12:20 GMT +320 May 2019
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    Philippine President Rodrigo Duterte (C) waves next to Indonesian President Joko Widodo (lower R) during a visit to Tanah Abang market in Jakarta

    Duterte Wants to Prevent Terrorists From Mosul, Raqqa From 'Coming to Asia'

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    The Philippines military has mobilized helicopters and special forces to drive Daesh militants from the southern city of Marawi. The country officials stated on Thursday that nearly 44 people died in the fighting, including 31 militants and 11 soldiers.

    The authorities did not give any details about civilian casualties. The operation comes as rebels from the Maute group have rampaged through the city streets since Tuesday night, setting buildings on fire, taking hostages and sealing off much of the city.

    There were reports suggesting that Daesh claimed responsibility for Maute’s actions. Earlier on Tuesday, President Duterte imposed a 60-day martial law on the island of Mindanao with substantial Muslim minorities.

    Radio Sputnik discussed the issue with Richard Javad Heydarian, an assistant professor of political science at De La Salle University, and a former policy adviser at the Philippine House of Representatives.

    “The Maute group was some sort of private militia of the Maute family or a major political dynasty in the region where the city of Marawi is. Now since last year they have pledged allegiance to Daesh and other major extremist groups such as the Abu Sayaf group and they have expressed interest in creating a ‘Vilayet’ or province of ISIS here in South East Asia,” Heydarian said.

    He further said that the operation on Marawi was perhaps a revenge operation because a few days earlier on Tuesday when Duterte had just arrived in Moscow there was a failed raid on an Abu Sayaf leader.

    “Perhaps the fact that Duterte and much of his cabinet officials including his national security adviser were there in Russia thousands of miles away kind of emboldened them to take this very daring and audacious rampage across Marawi city,” Heydarian said.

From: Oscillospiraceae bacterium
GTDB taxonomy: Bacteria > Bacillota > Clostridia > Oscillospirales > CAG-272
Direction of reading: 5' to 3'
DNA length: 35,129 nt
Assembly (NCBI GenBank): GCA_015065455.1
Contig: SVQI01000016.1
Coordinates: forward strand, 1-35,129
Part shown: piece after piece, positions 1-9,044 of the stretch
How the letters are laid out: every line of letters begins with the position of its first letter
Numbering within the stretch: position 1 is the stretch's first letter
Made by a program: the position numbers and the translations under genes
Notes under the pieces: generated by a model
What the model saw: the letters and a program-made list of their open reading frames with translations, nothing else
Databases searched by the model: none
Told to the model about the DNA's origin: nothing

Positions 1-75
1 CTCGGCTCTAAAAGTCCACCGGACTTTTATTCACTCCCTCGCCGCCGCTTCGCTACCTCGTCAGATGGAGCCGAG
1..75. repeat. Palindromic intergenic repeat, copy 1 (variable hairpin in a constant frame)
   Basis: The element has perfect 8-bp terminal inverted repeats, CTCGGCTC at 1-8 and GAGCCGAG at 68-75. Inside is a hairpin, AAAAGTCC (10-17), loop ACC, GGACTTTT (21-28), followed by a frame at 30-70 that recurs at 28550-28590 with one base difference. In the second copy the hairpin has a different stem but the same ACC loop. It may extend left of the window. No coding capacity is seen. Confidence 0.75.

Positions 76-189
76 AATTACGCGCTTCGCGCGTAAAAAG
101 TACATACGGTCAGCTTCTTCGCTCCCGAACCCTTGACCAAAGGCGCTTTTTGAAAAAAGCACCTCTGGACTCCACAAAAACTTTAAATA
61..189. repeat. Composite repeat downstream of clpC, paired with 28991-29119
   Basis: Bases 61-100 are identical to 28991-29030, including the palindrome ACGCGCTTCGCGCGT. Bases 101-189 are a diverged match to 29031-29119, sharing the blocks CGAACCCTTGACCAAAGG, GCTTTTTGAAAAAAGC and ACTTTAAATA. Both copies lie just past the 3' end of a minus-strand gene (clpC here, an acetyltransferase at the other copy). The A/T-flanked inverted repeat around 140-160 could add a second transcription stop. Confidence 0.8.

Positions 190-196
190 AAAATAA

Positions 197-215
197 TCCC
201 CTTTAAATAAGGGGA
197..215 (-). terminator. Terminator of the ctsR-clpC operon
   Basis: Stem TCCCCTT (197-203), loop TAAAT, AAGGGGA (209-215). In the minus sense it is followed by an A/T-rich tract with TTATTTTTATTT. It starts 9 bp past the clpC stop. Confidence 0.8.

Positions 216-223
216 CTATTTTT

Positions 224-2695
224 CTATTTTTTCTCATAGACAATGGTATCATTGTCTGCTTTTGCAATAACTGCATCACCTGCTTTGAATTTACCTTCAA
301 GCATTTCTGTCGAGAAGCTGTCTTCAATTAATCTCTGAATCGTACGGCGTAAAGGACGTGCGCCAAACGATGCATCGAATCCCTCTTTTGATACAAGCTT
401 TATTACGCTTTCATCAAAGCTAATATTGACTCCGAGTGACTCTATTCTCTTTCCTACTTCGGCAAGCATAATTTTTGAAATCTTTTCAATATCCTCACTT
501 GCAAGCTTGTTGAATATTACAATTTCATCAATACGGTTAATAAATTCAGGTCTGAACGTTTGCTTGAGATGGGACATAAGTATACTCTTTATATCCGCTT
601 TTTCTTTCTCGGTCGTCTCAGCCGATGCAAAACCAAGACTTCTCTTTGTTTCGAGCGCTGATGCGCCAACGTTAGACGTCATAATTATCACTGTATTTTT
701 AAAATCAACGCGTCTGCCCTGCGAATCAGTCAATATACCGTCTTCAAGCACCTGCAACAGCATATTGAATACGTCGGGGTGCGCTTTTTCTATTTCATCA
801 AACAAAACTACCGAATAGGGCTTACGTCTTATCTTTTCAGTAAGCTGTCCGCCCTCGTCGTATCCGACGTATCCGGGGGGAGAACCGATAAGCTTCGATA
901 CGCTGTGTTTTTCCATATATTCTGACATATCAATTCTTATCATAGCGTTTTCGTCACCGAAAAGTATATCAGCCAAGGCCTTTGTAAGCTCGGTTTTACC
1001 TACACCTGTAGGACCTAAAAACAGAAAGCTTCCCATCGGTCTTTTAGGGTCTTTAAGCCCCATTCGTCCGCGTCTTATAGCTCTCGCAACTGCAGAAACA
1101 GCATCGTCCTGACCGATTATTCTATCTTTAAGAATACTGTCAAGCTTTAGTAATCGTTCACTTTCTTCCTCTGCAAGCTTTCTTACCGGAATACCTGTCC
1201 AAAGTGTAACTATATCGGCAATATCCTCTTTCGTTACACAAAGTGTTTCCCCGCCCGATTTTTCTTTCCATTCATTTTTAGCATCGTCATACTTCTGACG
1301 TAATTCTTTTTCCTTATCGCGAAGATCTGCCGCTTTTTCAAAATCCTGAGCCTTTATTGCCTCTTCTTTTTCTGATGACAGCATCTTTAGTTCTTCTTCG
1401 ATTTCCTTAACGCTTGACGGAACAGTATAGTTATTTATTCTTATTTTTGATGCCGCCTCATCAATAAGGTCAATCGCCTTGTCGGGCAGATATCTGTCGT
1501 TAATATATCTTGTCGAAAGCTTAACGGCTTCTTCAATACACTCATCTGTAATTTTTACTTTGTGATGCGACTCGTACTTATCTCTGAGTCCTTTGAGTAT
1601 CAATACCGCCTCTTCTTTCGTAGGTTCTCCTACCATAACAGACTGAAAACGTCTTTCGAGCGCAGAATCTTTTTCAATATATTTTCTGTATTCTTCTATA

According to the analyst, the Maute are hard to tackle because they are most explicit in their affiliations and what is important to understand here is that “although Duterte is a tough talking guy the fact of the matter is that for the past 10 months he dedicated much of his attention and energy to wage a war on drugs and he kind of neglected the peace process with the insurgent groups and that created some sort of peace vacuum that is being exploited right now by ISIS affiliate groups,” he said.

    He said that the danger lies in the fact that “eventually terrorist groups from Mosul and Raqqa may even join them and come all the way to South East Asia and it is because of that, that the Philippines government introduced a martial law scenario,” the analyst said.

    Heydarian further spoke about why the Philippines government should quickly respond to this situation and how Duterte is looking for new allies in this fight against terrorism, allies such as Russia and China.

    Thousands of civilians have reportedly fled the southern town of Marawi since fighting between Daesh-affiliated Maute gunmen and government troops erupted there three days ago.

    Philippine radio ABS-CBN cited Armed Forces spokesman Restituto Padilla as saying Friday that foreigners – presumably from Malaysia, Singapore and Indonesia – were among 31 militants slain in gunbattles that have been raging in Marawi.

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    militia, allegiance, allies, interview, Daesh, Rodrigo Duterte, Philippines
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